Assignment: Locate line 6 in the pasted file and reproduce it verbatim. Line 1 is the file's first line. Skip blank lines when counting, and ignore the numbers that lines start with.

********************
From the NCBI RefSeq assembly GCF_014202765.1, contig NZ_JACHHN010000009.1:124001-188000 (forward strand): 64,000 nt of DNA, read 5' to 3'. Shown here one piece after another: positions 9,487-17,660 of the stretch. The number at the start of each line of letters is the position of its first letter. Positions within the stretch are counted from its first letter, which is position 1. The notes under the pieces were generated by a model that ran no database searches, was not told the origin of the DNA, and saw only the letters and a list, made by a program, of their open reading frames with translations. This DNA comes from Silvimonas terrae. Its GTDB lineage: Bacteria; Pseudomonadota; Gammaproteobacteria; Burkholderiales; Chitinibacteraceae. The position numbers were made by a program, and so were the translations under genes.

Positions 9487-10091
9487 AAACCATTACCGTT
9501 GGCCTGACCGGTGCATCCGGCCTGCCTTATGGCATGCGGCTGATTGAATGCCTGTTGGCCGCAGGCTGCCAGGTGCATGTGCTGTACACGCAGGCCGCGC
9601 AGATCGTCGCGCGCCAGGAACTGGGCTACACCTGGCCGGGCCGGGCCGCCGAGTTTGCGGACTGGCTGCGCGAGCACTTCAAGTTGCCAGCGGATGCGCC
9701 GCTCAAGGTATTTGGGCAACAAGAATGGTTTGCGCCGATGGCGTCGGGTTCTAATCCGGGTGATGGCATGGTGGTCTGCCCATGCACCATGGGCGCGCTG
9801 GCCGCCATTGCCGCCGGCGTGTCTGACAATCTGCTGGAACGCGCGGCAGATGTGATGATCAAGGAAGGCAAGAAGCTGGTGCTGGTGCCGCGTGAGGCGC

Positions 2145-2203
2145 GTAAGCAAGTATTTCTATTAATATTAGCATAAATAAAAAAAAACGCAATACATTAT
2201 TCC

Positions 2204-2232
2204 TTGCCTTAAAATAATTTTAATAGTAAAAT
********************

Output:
9701 GCTCAAGGTATTTGGGCAACAAGAATGGTTTGCGCCGATGGCGTCGGGTTCTAATCCGGGTGATGGCATGGTGGTCTGCCCATGCACCATGGGCGCGCTG